Good news, the annual celebration of brewing craft beer returns to Baileys Harbor on June 19 at Brann Field.  This outside event brings dozens of craft breweries to Door County.  It’s a great way to meet the brewers behind many of your favorite beers.  There will also be street-food from many talented local chefs in Door County.

The event runs from 12-4pm (VIP event starts at 11am).  Tickets are $42.50 or $55 at the gate (if available) VIP are $65.00.  Designated driver:  $15.00.

For more information go to

If you are in need of lodging, we still have rooms available!

Posted by:  Jill

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Courstesy:  Jeopardy

On Monday, Green Bay Packers quarterback Aaron Rodgers made his debut as guest host of Jeopardy.  Aaron will be hosting Jeopardy for two weeks.

In 2015, Aaron participated on “Celebrity Jeopardy” and raised $50,000 for charity.  Aaron has been a big fan of Jeopardy for years and was thrilled to host the show.

You have many chances to watch our star quarterback.  I watched Monday’s show and I thought he did a good job.


The Green Bay Packers season starts in September.   It would be a great time to visit Door County to watch a game.  We have rooms available!


Posted:  by Jill





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I’ve always enjoyed traveling in Germany for their wonderful Christmas Markets.  I was excited to learn that Sister Bay has a new Christmastime event scheduled this November.  They plan on it becoming an annual event for visitors making it a marquee holiday event.

The event will be held the last weekend of November and the first two weekends of December on the grounds of “Corner of the Past Museum” in Sister Bay.  The Christkindlmarkt, will be a German-style Christmas street market, featuring 30 booths showcasing handcrafted gift items and goods made and sold by local artisans and vendors.  There will also be food and beverages providing German and northern European fare.   I can’t wait!

If you plan a trip this summer, you should check out the “Corner of the Past Museum” in Sister Bay.  You will see the historic 1875 farm house that was brought over the ice from Marinette, WI in 1885.  It has been restored with some of the original furniture and other early 20th century pieces.  You can wander the 7-acre site to see the sixteen restored historic farm buildings, cottages, sawmill, and logs cabins filled with authentic artifacts.

On Saturdays from June 26 – October 2 (9am-1pm) you can enjoy their farmers market.

If you are looking for a place to stay, think of us.  We are open May 1 – October 30.

Posted by:  Jill



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In the summer of 1969, a wooden schooner, the “Mystery Ship,” was raised from the depths of the waters of Green Bay. The ship had sat on the floor of the bay for over 100 years.  I wondered how it was found near Chambers Island?  In November of 1967, a commercial fisherman’s nets became tangled in a depth of 40 feet in Green Bay.  The fisherman didn’t want to loose his expensive nets so he hired a scuba diver to free them.  Frank Hoffman, the diver, found the nets tangled in what seemed to be a ship’s mast. Diving deeper, he found an intact ship in the clay bottom of Green Bay.  Both masts and the hull were intact.  He kept his discovery a secret until 1968 as he had to secure the federal salvage rights.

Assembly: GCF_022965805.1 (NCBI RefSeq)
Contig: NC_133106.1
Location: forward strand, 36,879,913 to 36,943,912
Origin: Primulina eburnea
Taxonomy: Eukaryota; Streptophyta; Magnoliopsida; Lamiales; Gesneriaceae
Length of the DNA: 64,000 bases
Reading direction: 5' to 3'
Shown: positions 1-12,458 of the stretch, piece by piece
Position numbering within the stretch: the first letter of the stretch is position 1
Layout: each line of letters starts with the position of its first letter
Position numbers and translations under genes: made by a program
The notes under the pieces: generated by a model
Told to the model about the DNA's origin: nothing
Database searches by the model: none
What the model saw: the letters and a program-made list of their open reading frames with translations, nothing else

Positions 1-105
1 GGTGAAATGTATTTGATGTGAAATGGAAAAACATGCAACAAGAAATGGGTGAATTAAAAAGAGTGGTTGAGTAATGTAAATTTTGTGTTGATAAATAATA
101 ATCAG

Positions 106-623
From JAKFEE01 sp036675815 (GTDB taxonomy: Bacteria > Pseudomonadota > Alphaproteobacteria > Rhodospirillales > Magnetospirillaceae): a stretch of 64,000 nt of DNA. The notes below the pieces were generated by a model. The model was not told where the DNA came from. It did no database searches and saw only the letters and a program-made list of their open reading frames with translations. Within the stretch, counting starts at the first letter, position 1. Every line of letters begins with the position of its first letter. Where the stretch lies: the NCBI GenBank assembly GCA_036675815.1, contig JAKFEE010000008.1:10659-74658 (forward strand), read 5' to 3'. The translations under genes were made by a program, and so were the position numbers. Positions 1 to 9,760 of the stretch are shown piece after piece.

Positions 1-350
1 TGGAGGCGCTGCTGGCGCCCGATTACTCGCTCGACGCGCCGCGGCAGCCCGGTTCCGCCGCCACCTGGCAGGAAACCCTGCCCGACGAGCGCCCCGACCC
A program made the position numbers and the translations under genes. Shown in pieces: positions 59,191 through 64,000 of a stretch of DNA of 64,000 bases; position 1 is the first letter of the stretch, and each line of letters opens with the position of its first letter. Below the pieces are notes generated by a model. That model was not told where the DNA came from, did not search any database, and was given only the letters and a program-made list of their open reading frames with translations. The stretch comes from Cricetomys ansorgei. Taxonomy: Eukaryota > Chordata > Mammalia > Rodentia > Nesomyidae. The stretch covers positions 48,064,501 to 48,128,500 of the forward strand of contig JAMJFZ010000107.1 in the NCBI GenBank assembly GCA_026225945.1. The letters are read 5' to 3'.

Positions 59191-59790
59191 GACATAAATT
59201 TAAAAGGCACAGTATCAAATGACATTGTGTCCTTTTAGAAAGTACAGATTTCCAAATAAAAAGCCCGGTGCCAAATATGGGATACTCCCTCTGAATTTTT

In 1968, divers recovered artifacts from the ship.  Some of the items found were the captain’s writing desk, a brass locket, a wallet, clay pipes, a water pitcher a clock, an oil lamp, and three pennies!  He also find a crock of cheese still full!  Divers could only be in the water for fifteen minutes due to the cold water temperatures.  It was a tough process.

Marinette Marine arranged for them to use barges for the raising of the ship.  In July of 1969, the ship was successfully lifted off the bottom.  This underwater sketch shows how six powerful cables were rigged to the Alvin Clark at its grave site in 110 feet of water.  The cables were hooked up to a barge on water where men and women controlled winches that slowly lifted the 218 ton ship to the bottom of the barge for its underwater journey to Marinette.  The week before, the two masts were brought to the surface.  On Tuesday, July 29 1969 the “Mystery Ship” was lifted out of the water in Marinette.

While all this was happening, they didn’t know much about the ship so they called it the “Mystery Ship”.  Eventually they found out that it was the “Alvin Clark” Schooner through newspaper accounts, national archives and the U.S. Coast Guard.  A stencil found on the ship was identified by one of the sailors on the Alvin Clark, Michael Cray of Toronto.  Michael was one of the two survivors of the sinking.  

The lumber schooner was owned by Captain William M. Higgie of Racine. The Alvin Clark was running empty heading to Oconto on June 19th, 1864, when she capsized in a sudden storm just off the shores of Chambers Island. Built near Detroit, Michigan in 1847, the Alvin Clark was 105 feet in length, had a beam of 25 feet, and weighed 218 tons.     

The biggest hurdle by Hoffman, so he thought, was raising it off the bottom.  He learned later that the cost of keeping it preserved was too much.  The ship kept preserved under water for 105 years.  Once exposed to temperatures it began to rot.  In May of 1994, the remnants of the Alvin Clark were demolished with a bulldozer. She was rotten beyond hope of saving and her owners were broke.  Although the ship is gone, the museum of artifacts still operates as the Mystery Ship Marina and Museum. It is located on the Menominee River in downtown Menominee, Michigan.

Courtesy:  Marinette Eagle-Star, Menominee Herald Leader; Peshtigo Times, Green Bay Press-Gazette; Milwaukee Journal

Posted by:  Jill


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